While the vast majority of cyclists must adhere the same traffic laws as all other vehicles, and in some cases absurd bike-specific laws, bicycle activists in France have successfully campaigned for the right to run red lights. The new laws, presently in a trial phase at 15 intersections in Eastern Paris, will permit cyclists to continue straight through or turn right on red lights when the road is clear of pedestrians and oncoming traffic.
The common-sense measure is introduced with the intent to make the French bicycle commute not only faster, but safer. The newly relaxed laws note that experience has shown that traffic lights for cyclists can create confusion for motorists, with cyclists clustered alongside vehicles when lights change to green.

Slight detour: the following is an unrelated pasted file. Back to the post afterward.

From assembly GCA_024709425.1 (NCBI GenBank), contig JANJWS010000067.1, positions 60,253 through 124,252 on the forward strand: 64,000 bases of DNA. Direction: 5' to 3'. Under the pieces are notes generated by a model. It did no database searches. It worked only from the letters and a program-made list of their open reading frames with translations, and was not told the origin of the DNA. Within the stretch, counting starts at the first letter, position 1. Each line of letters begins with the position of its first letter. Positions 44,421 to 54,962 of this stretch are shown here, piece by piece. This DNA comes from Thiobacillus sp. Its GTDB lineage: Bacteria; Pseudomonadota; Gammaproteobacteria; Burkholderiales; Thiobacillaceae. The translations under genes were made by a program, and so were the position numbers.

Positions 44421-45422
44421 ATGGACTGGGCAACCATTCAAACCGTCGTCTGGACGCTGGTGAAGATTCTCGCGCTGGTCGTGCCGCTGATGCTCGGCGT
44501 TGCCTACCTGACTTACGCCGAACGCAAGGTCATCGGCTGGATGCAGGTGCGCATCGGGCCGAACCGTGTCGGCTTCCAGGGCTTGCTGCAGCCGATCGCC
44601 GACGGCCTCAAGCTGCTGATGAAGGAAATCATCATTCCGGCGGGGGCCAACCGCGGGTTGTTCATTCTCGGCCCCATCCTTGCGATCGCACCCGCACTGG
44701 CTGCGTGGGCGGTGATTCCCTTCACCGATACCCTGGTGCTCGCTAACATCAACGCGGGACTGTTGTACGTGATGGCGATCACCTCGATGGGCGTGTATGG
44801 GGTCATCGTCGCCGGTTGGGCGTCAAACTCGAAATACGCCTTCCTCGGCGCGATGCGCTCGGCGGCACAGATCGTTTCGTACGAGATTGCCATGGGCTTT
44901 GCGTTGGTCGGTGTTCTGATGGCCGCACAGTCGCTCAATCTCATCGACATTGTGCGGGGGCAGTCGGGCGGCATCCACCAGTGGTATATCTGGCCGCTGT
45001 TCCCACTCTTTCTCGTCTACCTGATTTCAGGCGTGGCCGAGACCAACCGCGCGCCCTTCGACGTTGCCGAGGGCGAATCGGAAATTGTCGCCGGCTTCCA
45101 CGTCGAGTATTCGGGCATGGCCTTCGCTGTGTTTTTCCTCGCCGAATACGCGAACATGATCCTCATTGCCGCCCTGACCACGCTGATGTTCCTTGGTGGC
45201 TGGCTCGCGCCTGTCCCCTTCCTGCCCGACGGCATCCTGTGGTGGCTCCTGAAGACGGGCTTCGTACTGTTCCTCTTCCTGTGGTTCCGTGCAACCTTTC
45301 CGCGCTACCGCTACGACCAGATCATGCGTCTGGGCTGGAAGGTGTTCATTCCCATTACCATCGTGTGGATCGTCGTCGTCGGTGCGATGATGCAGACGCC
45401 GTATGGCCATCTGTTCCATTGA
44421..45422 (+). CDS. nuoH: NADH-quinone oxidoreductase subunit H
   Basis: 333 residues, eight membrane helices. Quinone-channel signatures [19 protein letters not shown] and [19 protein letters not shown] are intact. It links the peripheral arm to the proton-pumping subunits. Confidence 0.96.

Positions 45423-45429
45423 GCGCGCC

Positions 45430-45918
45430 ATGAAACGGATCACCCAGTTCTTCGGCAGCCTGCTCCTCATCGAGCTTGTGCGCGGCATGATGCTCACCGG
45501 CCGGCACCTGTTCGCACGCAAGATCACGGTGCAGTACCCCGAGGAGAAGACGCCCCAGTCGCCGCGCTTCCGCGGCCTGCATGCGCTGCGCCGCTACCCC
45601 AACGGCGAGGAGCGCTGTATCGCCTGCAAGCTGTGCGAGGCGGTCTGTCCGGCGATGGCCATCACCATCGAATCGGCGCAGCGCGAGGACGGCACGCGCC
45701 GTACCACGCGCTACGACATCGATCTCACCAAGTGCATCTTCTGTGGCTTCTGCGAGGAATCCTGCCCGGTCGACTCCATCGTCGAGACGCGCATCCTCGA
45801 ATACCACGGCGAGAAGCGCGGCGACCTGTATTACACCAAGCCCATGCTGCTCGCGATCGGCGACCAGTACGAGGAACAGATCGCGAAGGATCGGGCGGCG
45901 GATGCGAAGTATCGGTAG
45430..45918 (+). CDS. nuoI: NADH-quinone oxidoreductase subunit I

The laws rely on cyclists to have an appropriate sense of self preservation and leave them liable for any accidents that may happen as a result of crossing the intersection. One local councillor noted that without mutual respect among all road users, the practices could cause the streets to become more, not less dangerous.
The change in the traffic laws comes in the wake of local government efforts to make the city a green bike-friendly urban center on a par with other European capitals. 2007 saw the launch of the Velib bike sharing program, which encouraged thousands of Parisians to ditch their car for a bike. By 2014 government officials hope to have more than 430 miles of bike lanes traversing the city.
So far no accidents have been reported as a result of the trial. If it proves successful, the bike-friendly law will be implemented at 1,700 intersections throughout the French Capital.
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